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I’m a Canadian author—a pragmatic optimist with rather eclectic interests and a pervasive sense of humour.
Toronto born and bred, I live by the lake with a motley array of dogs and a cat, all but myself being of unknown origin, in a comfortable old house filled with books. Over a thousand books. Books in every nook and cranny. And now, since there can never be too many books, I'm writing more.
Once More, From the Beginning highlights the women in the bible. It's about time! And believe me, they see things quite differently.
In Dodging Shells, you'll meet the irrepressible Tommy, as he fights his way through Italy in World War II. You'll love Tommy. I do.
Next? Well, that's a secret yet. Stay tuned...
on June 14, 2012 :
The author gives life to a period of time I know very little about--World War II, the brave 48th Canadian Highlanders "boots on the ground" fighting force. When I finished "Dodging Shells" I was in awe of these men. I felt I had a glimmer of understanding about what they endured, although I would never claim to truly understand a warrior's experience.
The story is told through a series of letters from Tommy to his twin sister back in Canada, "Kath." The very first letter starts off with a bang as Tommy informs his sister he's been shot. He goes on to request some knitted doodad he can use as a battle decoration for his shirt, since he's pretty sure he won't get an official award. Throughout the book, I felt that Tommy's concern was for his sister. He wrote this way to lighten the mood, to calm her fears for him, to give her hope for him. Though he was the one in constant danger, he worried for her, safely at home.
Tommy's tongue-in-cheek humor never, ever fails in this book, a book I would describe as profound and hilarious, first hand insight into what it was like to be on the ground, involved dead center in this war, day and night, night and day, summer and winter. Even when Tommy is being shot at, he never loses his sense of humor. The reader is right there with him on every page, running, marching, drenched, cold, hot and wounded. Even as he dodges exploding German shells, Tommy makes jokes. He sees everything, every experience, as an adventure, and I learned a lot from this attitude about "perspective." Because every now and then, just enough to vividly portray the dichotomy of it all, through the humor, through the jokes and wine guzzling, the ogling of beautiful women and the primitive conditions, even as Tommy and his comrades march, fight, drink, dig holes and dodge shells, here and there are brief interjections which bring reality home: for instance, of using swollen corpses to support gun barrels and aim with accuracy, and brothers-in-arms with limbs or even entire torsos shot away. War is no fun, but humor can help you keep your sanity.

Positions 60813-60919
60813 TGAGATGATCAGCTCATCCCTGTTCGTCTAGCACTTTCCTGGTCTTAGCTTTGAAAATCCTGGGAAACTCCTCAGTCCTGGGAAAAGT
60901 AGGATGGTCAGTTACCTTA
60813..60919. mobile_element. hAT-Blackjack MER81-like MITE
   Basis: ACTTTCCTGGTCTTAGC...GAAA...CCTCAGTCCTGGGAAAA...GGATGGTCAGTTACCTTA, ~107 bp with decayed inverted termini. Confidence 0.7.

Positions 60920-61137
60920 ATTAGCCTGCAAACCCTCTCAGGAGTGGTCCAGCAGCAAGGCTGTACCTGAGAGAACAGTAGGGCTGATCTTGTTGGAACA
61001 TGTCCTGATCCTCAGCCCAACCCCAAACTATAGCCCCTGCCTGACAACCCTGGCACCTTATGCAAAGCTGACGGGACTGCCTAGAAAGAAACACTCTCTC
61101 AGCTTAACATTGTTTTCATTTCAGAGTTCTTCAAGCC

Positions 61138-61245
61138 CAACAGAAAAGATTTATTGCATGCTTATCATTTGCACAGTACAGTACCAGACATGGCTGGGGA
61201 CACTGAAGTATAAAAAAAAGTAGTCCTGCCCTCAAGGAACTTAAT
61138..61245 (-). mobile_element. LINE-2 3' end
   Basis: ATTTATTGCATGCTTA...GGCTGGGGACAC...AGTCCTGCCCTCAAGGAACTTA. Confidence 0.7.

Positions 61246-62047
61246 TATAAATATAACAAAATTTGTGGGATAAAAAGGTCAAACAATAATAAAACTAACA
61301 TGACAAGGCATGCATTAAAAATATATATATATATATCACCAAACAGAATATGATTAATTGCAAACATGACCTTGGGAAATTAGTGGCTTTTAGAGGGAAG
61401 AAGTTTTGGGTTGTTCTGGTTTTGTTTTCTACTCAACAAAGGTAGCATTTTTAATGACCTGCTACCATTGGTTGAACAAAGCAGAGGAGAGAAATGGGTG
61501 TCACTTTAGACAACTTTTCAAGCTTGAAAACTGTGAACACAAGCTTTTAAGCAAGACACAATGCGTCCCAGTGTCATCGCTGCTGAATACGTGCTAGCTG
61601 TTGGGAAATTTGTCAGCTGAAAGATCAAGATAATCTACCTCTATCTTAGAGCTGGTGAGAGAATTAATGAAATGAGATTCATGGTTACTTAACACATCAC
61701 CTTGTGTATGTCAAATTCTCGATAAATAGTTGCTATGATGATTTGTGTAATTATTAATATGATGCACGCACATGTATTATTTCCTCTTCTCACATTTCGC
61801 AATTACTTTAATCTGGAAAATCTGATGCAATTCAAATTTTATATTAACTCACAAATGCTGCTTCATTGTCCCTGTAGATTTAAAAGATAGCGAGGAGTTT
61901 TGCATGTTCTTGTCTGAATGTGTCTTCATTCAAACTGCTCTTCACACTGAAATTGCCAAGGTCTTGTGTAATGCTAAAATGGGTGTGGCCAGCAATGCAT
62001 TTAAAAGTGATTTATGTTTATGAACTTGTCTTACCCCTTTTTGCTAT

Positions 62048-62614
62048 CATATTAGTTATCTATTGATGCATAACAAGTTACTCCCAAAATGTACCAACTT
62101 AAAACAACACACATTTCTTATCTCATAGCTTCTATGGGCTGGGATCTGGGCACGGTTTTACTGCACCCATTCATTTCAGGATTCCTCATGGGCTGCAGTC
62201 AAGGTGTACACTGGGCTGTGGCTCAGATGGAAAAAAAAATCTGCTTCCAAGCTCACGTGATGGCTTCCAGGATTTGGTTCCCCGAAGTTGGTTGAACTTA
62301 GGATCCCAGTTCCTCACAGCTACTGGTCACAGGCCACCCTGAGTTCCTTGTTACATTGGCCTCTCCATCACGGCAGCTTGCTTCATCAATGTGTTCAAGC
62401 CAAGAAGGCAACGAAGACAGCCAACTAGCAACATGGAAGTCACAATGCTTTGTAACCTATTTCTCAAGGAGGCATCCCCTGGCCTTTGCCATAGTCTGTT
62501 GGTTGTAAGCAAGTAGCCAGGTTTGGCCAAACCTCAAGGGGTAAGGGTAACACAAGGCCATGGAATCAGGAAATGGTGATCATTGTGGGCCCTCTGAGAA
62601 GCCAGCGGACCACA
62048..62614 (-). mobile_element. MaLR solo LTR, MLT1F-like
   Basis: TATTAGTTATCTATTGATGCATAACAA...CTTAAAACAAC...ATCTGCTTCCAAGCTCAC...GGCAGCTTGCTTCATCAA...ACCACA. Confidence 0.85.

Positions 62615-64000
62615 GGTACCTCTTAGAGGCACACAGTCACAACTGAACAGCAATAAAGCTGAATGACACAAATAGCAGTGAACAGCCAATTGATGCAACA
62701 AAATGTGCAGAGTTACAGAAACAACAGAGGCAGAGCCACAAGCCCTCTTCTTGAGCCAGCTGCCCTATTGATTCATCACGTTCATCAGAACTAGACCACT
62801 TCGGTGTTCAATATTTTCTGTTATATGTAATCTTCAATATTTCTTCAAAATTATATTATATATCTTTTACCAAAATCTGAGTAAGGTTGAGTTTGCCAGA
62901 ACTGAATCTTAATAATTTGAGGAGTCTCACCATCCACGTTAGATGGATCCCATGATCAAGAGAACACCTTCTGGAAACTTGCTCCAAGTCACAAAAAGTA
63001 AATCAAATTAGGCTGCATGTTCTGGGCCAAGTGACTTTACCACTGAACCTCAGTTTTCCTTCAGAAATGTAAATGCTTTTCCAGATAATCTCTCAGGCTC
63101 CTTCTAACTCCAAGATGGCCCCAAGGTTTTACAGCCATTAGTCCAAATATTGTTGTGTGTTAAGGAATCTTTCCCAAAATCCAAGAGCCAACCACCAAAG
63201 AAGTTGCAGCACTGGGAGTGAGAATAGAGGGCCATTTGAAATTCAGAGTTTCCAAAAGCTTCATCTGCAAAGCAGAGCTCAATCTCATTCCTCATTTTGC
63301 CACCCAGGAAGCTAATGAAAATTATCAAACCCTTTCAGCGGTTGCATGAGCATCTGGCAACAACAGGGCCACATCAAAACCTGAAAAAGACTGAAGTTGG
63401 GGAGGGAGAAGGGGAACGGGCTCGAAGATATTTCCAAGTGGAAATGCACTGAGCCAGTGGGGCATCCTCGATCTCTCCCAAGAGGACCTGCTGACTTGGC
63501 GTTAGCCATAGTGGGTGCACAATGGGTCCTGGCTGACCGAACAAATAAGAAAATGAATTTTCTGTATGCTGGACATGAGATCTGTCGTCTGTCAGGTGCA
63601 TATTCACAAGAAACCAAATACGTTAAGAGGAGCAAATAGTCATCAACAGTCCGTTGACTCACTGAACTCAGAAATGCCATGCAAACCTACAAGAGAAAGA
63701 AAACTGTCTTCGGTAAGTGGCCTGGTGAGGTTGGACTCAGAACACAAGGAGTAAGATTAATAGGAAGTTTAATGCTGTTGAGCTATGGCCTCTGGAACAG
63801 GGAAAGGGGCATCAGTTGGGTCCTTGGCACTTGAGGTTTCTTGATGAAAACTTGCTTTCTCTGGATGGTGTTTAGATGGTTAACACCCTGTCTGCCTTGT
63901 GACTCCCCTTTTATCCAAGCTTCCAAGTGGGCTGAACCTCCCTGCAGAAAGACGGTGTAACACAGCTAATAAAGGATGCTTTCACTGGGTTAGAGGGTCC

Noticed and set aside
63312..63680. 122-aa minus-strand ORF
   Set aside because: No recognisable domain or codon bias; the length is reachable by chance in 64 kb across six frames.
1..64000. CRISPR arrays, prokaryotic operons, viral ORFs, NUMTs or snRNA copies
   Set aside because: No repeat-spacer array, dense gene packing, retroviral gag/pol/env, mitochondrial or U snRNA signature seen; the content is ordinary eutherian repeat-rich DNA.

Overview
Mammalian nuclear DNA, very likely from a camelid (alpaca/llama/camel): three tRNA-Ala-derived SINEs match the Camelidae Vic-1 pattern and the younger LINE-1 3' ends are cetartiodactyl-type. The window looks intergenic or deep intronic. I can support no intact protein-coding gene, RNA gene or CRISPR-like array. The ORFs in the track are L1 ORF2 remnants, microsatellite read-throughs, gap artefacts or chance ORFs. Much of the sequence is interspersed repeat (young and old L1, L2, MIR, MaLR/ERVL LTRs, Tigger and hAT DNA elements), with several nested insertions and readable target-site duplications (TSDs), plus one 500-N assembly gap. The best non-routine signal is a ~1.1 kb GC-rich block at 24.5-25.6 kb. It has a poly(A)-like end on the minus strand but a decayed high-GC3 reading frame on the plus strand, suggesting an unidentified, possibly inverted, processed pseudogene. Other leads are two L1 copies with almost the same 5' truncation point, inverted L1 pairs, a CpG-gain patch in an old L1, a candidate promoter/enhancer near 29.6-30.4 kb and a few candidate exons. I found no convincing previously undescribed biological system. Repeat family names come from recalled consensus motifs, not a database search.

Tommy is an engaging, merry, witty man, a true "sympathetic protagonist" readers can easily fall a little in love with. He's brave, reckless, and very human.
An all around great read.
(reviewed long after purchase)
on May 25, 2012 :
There will probably never be a better war story than All Quiet on the Western Front, but Dodging Shells deserves to be on the same shelf. Ms. Bertsch has produced an extraordinary piece of work with this WWII tale told as a series of letters from a Canadian soldier to his twin sister. It’s a poignant, funny, honest and brilliant way to tell the story of the author’s father’s experiences as he and his Canadian comrades in arms fought their way from Sicily to northern Italy. Sometimes Corporal, sometimes Private Tommy Smith had a checkered military career fraught with chronic hunger, discomfort, disasters and constant danger which he candidly shares with sis. This isn’t just a war story, it’s a human story, and a world class piece of literature.
(reviewed within a week of purchase)
on Oct. 19, 2011 :
There have been few occasions when I have envied the ability of the author of the book I am reviewing — actual, green-eyed, spitting envy. Dodging Shells has effortlessly claimed top place in that group and has motivated me to try harder in my own writing. I freely admit I can offer no constructive criticism for improvement.
The first chapter, or letter, is brilliantly written; descriptive, graphic, honing the reader’s interest with consummate skill in the manner in which our scribe makes himself known to us; self-deprecating, wry, humorous, imbued with an independent spirit and possessor of all the human faults and virtues that the we expect in our literary heroes. With the background of wartime Italy and the allies’ dogged advance up the boot the author has truly captured the essence of those difficult times, and Canada’s contribution, of almost seventy years ago, with a realism and skill that makes for a absolute pearl of a read.
Robert Davidson. The Tuzla Run
(reviewed the day of purchase)